By John Ryan
Special to the Eagle
Last week, on behalf of the men and women of this office, I issued the first in a series of reports to the people of Queens, informing them of all [Queens District Attorney Richard] Brown has done to ensure that we have the finest criminal justice system in the state, as they select the county’s next district attorney. That report focused on the more than 30 alternative sentencing and treatment programs that the office sponsors and operates.
In this report, I will describe our extensive legal training programs, many of which have been duplicated by other offices around the state. The residents of Queens should be aware of the resources we devote to ensure that we have the best trained and most knowledgeable legal staff possible.
Let us start at the beginning. One of the first things DA Brown did upon taking office in 1991 was to institute a comprehensive and multi-tiered training regimen for the entire staff of professional prosecutors. The person whom he recruited and put in charge of this effort was Barbara Underwood. Her qualifications are beyond stellar. Ms. Underwood clerked for Associate Justice Thurgood Marshall of the U.S. Supreme Court. She was a professor at Yale Law School for ten years. She then served as Principal Deputy Solicitor General of the United States. From January to June 2001, she was the Acting Solicitor General of the United States. She recently served as New York State’s Attorney General and is now again serving as Solicitor General, New York’s top appellate attorney. The DA’s mandate was, in his words, to “raise the level of professionalism” of the office and that is what he did. Our training programs continue today to be a comprehensive system of tiered training events overseen by a full-time director and assistant director of training. Our training programs are such that many applicants for ADA positions have told us that they picked Queens because of our training program.
On day one of an ADA’s tenure in Queens they are told within the first few minutes of arrival that we will summarize their job in three words. They are told that their job is “to do justice.” Shortly thereafter they are told that the most important asset they own is their integrity and that they should guard their reputation jealously. Those words are but the introduction to their extensive ethics training.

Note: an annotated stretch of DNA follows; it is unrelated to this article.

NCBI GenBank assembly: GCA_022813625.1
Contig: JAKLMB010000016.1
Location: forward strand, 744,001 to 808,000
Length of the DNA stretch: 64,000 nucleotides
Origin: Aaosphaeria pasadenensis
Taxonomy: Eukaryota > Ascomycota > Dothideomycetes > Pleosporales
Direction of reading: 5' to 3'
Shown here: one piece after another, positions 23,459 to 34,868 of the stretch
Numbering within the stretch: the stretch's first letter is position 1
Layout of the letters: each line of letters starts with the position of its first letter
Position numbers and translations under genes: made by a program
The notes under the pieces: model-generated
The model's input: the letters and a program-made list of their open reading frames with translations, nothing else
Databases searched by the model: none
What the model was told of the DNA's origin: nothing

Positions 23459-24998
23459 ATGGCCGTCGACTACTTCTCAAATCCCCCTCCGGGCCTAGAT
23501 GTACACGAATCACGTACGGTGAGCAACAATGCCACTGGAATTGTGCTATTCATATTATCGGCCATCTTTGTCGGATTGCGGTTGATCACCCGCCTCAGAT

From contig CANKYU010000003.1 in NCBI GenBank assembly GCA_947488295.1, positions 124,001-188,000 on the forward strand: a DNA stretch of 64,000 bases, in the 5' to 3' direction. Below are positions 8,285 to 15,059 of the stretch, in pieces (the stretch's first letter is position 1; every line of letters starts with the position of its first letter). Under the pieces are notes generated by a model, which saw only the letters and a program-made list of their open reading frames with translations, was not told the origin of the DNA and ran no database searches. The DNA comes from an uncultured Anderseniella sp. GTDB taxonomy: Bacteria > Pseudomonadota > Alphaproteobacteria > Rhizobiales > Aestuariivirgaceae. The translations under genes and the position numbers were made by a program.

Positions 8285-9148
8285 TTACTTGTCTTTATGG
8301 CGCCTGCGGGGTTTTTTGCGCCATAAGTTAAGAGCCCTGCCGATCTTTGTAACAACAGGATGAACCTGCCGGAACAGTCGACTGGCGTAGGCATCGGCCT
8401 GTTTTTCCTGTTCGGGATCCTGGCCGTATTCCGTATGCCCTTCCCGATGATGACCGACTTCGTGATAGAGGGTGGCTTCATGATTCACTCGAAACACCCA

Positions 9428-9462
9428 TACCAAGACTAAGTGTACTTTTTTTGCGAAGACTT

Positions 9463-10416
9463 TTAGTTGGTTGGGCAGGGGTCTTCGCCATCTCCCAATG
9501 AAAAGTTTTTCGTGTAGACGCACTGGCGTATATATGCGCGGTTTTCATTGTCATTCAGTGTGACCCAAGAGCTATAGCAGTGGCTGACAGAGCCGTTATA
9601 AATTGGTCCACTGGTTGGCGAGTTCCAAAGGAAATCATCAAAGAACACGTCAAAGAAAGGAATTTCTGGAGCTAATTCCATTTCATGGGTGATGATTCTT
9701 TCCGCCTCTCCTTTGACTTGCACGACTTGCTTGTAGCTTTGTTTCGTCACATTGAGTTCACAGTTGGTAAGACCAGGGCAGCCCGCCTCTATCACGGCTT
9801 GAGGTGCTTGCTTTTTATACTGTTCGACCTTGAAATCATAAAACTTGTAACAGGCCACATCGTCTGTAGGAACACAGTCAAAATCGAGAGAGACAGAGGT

No prosecutor in the Queens DA’s Office enters a courtroom or is given a caseload without having first undergone a comprehensive introductory training program. The incoming classes of new ADAs are led by the training directors with the assistance of the office’s supervisory staff in instruction on the law, skills development and the ethical standards demanded of a prosecutor. This training takes the form of not only lectures and materials, but also interactive workshops, discussions on the ethnic diversity of the county, a legal writing assignment, educational trips to police training and testing facilities, and a visit to a correctional facility. Their initial training includes a thorough education on our many alternative sentencing programs and a visit to a rehabilitation facility associated with our alternative sentencing program. The new hires are also tested on what they have learned during the incoming training program.
During their first year in the office, the new prosecutors are required to attend additional weekly training sessions designed to further hone their skills and help them more fully understand their ethical obligations. No prosecutor moves on from handling misdemeanor cases to felony prosecutions without undergoing a comprehensive course in skills development and legal issues necessary for the mastery of prosecutions by indictment in the Supreme Court of the State of New York. During this program, the attendees are completely removed from their caseload assignments and given over full-time to the training directors, who with the assistance of senior staff, examine the trainees in mock trial settings, critiquing their arguments, their examination techniques and communication skills. Throughout all these training programs, the prosecutor’s ethical obligations are highlighted as a paramount duty. The ethics training goes well beyond a mere explanation of the rules. The trainees are challenged to address ethical problems in hypothetical situations created from a wealth of collective experiences encountered over the years by senior staff.